But the main thing to remember is, if you want to share the smell of your deodorant with someone, like maybe a sister, for instance, you really should ASK before you shove it under their nose. Because if you don't ask, it's fairly likely they'll snatch it out of your hands and throw it in the wastebasket. You know. Like just now. So it's ok to be excited about it.

Just ask first.

Friday, May 4, 2012

The Long Walk

There's a quarter mile between my kids and their bus stop. Much to their chagrin, we walk. Anyone who wants to complain about it gets treated to my lecture series: "Why This Is Good For Your Brain."

It also gives us time to work things out.

The day didn't start so well. It was one of those mornings where Princess took all my suggestions and ground them up in the garbage disposal. It was not one of those days where I could say, "oh well. Let's hug." It took one-eighth mile for me to be the one to say, ok, that's enough. Sniping at each other is not working.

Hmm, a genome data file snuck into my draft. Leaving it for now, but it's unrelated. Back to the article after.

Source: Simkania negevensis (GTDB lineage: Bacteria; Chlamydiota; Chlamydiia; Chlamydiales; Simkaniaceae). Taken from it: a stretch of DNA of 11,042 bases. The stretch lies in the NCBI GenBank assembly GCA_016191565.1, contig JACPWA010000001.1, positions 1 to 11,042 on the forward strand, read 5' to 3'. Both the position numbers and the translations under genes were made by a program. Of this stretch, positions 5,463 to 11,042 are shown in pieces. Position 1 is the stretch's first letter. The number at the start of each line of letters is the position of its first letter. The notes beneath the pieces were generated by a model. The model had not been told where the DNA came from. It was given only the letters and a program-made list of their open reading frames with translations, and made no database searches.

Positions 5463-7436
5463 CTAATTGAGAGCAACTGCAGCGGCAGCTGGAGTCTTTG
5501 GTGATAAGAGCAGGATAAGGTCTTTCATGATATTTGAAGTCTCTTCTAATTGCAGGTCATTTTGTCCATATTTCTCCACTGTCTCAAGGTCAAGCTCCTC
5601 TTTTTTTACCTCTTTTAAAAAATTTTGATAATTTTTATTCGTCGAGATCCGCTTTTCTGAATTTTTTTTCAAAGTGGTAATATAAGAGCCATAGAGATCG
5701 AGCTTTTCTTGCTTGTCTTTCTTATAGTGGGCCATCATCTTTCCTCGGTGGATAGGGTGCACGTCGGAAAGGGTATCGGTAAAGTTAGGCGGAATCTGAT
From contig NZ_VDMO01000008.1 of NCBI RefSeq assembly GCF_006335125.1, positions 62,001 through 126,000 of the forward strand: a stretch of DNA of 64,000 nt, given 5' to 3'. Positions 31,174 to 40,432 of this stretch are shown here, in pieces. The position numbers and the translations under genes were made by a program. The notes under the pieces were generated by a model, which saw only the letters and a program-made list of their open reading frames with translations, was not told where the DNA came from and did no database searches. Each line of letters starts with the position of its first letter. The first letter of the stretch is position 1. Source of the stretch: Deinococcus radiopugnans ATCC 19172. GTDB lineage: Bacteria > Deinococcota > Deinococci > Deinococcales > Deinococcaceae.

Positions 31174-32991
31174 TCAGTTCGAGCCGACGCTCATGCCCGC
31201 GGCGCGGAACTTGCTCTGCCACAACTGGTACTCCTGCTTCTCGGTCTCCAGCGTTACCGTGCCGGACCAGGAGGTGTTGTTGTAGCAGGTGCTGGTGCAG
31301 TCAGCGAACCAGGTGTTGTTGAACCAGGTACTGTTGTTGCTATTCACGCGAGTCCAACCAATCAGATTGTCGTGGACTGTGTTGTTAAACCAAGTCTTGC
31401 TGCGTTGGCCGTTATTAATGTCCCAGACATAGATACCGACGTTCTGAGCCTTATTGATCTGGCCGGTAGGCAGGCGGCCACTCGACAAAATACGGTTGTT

While waiting for the bus, I hung out with her and cuddled her and told her how much I loved her and gave her really obnoxious smoochies, all of which she forcefully rejected. Mostly by stomping on my foot and trying to trip me. And then something new happened.

A spider ran up my arm. Not an actual arachnid, one that would cause me to do a weird arm-shaky dance, but Princess's hand. And she said, "look Mom, there's a spider running up your arm."

Honestly, it took me a minute to catch on. My initial internal response was that she was trying to annoy me. And then I thought,

wait. Is she being silly?

She was.

I am still struggling to be silly with her, but I did keep holding her in a casual hug, and we were both smiling when we hugged good-bye at the bus's arrival.